Teens with Cystic Fibrosis-Pulmonary
Function and Airway Clearance

Growing up with CF has many challenges; taking care of your CF may be one of the hardest parts about being a teenager. Because you grow so much during puberty you can and should expect your lungs to grow too. While you are using energy to grow and increase your lung volumes, your body also needs a lot of energy and help from you to fight CF.


Spirometry is performed at each (quarterly) CF visit. The spirometer records the amount of air that you breathe in and blow out and how quickly you are able to expel the air from your lungs. Normal values are based on your age, height, ethnicity and sex. Normal results are expressed as a percentage. A value is usually considered abnormal if it is less than 80% of the predicted value.

The forced expiratory volume (FEV1) is a measurement of the amount of air you are able to force out in the first second of exhalation. The FEV1 is recognized as a predictor of progression of lung disease. A value of 10% below your personal baseline often indicates an infection or decline of your CF, and the need for changes or treatment. It is expected that a person with CF will experience a drop of 1-2% of their FEV1 each year due to the effects of lung damage.

Pulmonary Function Test

Once a year as part of your “annuals”, a more comprehensive measurement called full pulmonary function testing (full PFT’s) is recommended by the Cystic Fibrosis Foundation. PFT’s are a group of tests that measure how well your lungs take in and release air before and after a bronchodilator (such as Albuterol) and how well they move gasses like oxygen from the air into the body’s circulation. This test is done in the Diagnostic Study area of the Children’s Hospital.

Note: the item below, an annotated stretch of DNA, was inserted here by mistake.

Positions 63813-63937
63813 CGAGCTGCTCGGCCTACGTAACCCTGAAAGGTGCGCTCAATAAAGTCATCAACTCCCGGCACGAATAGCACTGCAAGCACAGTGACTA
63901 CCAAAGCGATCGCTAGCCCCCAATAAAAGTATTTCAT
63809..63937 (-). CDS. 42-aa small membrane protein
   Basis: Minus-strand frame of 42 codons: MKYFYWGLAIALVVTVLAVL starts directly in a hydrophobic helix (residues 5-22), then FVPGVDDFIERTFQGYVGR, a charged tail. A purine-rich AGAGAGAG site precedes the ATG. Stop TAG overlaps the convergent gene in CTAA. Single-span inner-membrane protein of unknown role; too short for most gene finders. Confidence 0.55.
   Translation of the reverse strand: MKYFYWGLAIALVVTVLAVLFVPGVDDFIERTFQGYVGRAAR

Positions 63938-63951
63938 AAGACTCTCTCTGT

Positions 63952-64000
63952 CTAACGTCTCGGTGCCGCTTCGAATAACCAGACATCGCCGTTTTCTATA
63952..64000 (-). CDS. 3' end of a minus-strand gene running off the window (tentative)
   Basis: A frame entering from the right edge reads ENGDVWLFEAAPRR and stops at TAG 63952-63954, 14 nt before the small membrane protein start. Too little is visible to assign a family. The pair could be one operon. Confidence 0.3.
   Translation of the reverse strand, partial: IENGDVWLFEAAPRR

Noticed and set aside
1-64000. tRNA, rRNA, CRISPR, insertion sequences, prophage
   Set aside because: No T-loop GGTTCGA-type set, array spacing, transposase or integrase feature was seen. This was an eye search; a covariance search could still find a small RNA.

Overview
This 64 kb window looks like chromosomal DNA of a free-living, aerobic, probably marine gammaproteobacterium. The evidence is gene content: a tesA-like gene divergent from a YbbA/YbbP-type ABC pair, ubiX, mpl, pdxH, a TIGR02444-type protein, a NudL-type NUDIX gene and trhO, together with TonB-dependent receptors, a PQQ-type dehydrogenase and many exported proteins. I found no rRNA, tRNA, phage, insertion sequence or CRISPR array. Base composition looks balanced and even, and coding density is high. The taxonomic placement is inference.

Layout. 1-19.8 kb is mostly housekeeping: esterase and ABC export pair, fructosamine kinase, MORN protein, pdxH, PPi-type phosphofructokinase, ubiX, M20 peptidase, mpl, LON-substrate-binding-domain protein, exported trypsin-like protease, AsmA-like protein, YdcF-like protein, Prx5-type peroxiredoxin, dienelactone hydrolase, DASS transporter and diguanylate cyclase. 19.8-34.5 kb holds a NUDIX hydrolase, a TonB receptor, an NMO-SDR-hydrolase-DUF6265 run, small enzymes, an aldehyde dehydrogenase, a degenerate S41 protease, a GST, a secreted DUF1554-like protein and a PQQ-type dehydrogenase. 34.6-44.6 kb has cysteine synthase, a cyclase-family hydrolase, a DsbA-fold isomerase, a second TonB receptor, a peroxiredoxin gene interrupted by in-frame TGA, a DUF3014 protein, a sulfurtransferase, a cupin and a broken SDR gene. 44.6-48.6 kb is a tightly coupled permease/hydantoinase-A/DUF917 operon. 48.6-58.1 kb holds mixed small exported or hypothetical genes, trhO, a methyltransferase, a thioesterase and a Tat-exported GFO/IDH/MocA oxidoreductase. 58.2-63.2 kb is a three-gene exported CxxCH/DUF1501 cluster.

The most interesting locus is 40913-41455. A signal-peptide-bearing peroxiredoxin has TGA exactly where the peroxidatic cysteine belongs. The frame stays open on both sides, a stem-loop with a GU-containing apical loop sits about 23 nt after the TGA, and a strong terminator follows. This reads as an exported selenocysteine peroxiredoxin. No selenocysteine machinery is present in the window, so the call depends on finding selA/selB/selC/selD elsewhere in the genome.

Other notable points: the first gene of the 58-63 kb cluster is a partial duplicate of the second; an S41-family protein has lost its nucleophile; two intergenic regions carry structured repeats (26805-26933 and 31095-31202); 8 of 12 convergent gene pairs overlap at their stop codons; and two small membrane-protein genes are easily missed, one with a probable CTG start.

Airway Clearance

Lots of thick mucus is produced in the lungs of people with cystic fibrosis. This leads to frequent infection (with bacteria and virus’), inflammation (swelling), and tissue damage. It is important to clear this mucus using medications and various airway clearance techniques and devices. Treatments which help with the thinning and removal of mucous are very important to help preserve (save) your lung function and reduce the permanent damage to the lungs caused by CF

There are many different types of airway clearance methods. Conventional chest physiotherapy (CPT) usually requires the assistance of another person. Self administered airway clearance techniques include: high frequency chest compression (HFCC, The Vest), Intrapulmonary percussive ventilation (IPV), the active cycle of breathing technique (ACBT), autogenic drainage (AD), positive expiratory pressure (PEP), Flutter and Acapella. Please plan to perform aerosol and clearance therapy two times a day unless you are told differently by your CF doctor. Please contact your CF center respiratory therapist to find a method that works well for you.